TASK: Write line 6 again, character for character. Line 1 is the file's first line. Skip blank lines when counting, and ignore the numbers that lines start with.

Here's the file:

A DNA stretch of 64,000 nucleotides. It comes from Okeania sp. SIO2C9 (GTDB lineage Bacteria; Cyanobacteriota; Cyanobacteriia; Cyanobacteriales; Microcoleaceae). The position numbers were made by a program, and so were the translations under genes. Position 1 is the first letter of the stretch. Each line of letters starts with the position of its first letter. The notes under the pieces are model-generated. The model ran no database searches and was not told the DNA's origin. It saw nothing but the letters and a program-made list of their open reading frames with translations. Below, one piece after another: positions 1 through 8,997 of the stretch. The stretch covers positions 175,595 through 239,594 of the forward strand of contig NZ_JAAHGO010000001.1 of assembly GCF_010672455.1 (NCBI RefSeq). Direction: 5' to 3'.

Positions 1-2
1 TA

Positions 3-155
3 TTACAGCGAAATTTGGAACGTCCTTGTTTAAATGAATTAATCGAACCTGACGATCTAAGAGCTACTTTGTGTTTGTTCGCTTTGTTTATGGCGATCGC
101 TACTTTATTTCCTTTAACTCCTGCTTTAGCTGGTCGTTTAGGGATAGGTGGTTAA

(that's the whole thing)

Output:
101 TACTTTATTTCCTTTAACTCCTGCTTTAGCTGGTCGTTTAGGGATAGGTGGTTAA